• J.E. Miller, 2004. The Chicago Guide to Writing about Numbers. The Chicago Guides to Writing, Editing and Publishing. University of Chicago Press.
  • J.E. Miller, 2006. “How to Communicate Statistical Findings: An Expository Writing Approach.” Chance. 19(4):43-49.
  • J.E. Miller, 2010. “Quantitative Literacy across the Curriculum: Integrating Skills from English Composition, Mathematics, and the Substantive Disciplines.” The Educational Forum. 74(4):334-46. Recommended for middle school and high school teachers.
  • J.E. Miller, 2013. “Getting to Know your Variables: An Exercise to Prepare Students to Undertake Data Analysis.” Working paper, Rutgers University.
  • J.E. Miller, 2008. “Contributions of Expository Writing to Numeric Communication: Guidelines for Writing up Word Problems.” Working paper, Rutgers University. Recommended for middle school and high school teachers.
  • J.E. Miller, 2007. “Organizing Data in Tables and Charts: Different Criteria for Different Tasks.” Teaching Statistics. 29(3):98-101.
  • J.E. Miller, 2007. “Preparing and Presenting Effective Research Posters.” Health Services Research. Volume 42(1):311-328, with appendixes online.
    • PDF
    • Overview of preparing and presenting posters – Watch Video
    • Designing effective slides and poster pages – Watch Video
    • Comparison of paper, speech and poster – Watch Video
    • Presenting statistical results to non-statistical audiences – Watch Video

  • J.E. Miller, 2013. The Chicago Guide to Writing about Multivariate Analysis, 2nd Edition. The Chicago Guides to Writing, Editing and Publishing. Chicago: University of Chicago Press [includes lecture slides, spreadsheet templates, video lectures and data sets]
  • J.E. Miller, 2005.The Chicago Guide to Writing about Multivariate Analysis. The Chicago Guides to Writing, Editing and Publishing. University of Chicago Press.
  • J.E. Miller and L. Wu. 2009. “Teaching How to Write about Multivariate Analysis: Suggested Courses and Exercises.” Working paper, Rutgers University.
  • J.E. Miller and Y.V. Rodgers, 2008. “Economic Importance and Statistical Significance: Guidelines for Communicating Empirical Research.” Feminist Economics. 14(2): 117-149.
  • J.E. Miller, 2005. “Presenting Statistical Results to Non-statistical Audiences.” (See also Chapter 16 in The Chicago Guide to Writing about Multivariate Analysis, University of Chicago Press.)
  • J.E. Miller, 2008. “The Goldilocks Principle: Avoiding Pitfalls in Interpretation of Regression Coefficients.” Social Science Research Network (SSRN) eLibrary.
  • J.E. Miller, 2008. “Interpreting the Substantive Significance of Regression Coefficients.” 2008 Proceedings of the American Statistical Association, Statistical Education Section [CD-ROM], Alexandria, VA: American Statistical Association.
  • J.E. Miller, 2008. “Writing about Hazards Models: Practical Guidelines for Effective Presentation.” Working paper, Rutgers University; version with examples from medicine and public health.
  • J.E. Miller, 2008. “Writing about Hazards Models: Practical Guidelines for Effective Presentation.” Working paper, Rutgers University;version with examples from economics.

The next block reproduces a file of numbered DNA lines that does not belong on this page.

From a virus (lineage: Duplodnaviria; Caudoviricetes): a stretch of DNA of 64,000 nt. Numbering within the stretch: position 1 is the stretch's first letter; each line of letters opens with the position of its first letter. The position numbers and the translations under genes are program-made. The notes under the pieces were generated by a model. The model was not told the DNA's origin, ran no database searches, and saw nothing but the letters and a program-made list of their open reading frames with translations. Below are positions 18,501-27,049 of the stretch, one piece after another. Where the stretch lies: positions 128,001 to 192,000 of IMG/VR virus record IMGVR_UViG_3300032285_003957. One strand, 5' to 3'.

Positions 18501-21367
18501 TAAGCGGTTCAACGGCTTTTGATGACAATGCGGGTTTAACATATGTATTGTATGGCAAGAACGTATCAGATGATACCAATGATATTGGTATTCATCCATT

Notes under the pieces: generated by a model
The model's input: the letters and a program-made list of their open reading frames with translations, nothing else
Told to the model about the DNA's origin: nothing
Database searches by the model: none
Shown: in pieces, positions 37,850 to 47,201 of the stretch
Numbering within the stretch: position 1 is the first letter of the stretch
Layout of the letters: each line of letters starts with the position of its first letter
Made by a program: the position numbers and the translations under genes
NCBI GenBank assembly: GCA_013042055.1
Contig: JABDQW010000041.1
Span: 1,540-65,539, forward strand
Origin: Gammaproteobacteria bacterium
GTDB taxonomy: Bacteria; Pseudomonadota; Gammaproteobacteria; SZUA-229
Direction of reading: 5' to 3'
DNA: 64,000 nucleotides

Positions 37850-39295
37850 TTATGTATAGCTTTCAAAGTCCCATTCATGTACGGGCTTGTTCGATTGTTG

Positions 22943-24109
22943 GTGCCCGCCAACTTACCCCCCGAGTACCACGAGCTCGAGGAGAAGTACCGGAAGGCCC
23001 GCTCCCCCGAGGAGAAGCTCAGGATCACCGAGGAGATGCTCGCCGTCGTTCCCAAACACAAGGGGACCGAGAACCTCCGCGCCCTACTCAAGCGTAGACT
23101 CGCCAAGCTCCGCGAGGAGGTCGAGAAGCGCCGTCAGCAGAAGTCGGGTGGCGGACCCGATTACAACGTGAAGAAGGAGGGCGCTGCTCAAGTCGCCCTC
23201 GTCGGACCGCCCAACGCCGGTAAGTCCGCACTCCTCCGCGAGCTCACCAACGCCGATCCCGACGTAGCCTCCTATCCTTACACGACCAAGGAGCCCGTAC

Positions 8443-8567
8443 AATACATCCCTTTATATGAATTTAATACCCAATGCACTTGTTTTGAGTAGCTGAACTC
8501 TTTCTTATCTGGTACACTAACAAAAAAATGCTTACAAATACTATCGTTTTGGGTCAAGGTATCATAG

• J.E. Miller, 2007. “Presenting Quantitative Research Results,” Chapter 42 in: G.J. Miller and K. Yang, editors: Handbook of Research Methods in Public Administration, 2nd edition. Philadelphia: Taylor & Francis, Inc. pp. 861-878.

General tools for students investigating careers and applying for jobs or graduate school

Template to help organize materials for your letter writers (e.g., references for internships, jobs, or graduate school)

U.S. Bureau of Labor Statistics Occupational Outlook Handbook

Search the Occupational Outlook Handbook web site to learn more about careers you are considering.

  • Quick facts on each occupation class
    • Median pay
    • Entry level education required
    • Work experience
    • On-the job training
    • # of expected jobs
    • Job growth (% and #) 2010-2010
  • Detailed information
    • What they do
    • Work environment
    • How to become one
    • Pay
    • Similar occupations (cross-linked); good way to learn about alternatives so you can compare them in terms of responsibilities, skills and training, pay, etc

 Tools for students applying to graduate school

Recommended book:
Asher, Donald.  2008. Graduate Admissions Essays: Write your Way into the Graduate School of your Choice, 3rd edition. Berkeley, CA: Ten Speed Press. Available through amazon.combarnesandnoble.com, and other vendors
Chapters on:

  • Should you go to grad school, and how are you going to pay for this?
  • Choosing a school or program
  • Planning and managing your application
  • Three chapters on writing essays
  • Sample essays
  • Letters of recommendation

Graduate school comparison grid: Template to help you

  • Identify information to collect about programs you are considering
    • Basic program information (university, degree type, web site, contact information)
      • Application information (prerequisites; # letters; common application)
    • Fit of the program with your interests
    • Funding
  • Select a range of schools based on likelihood of admission (backup, solid, and reach; see Asher book for definitions)
  • Organize your application process (deadlines, action status)

Areas of Expertise: Statistical Research Methods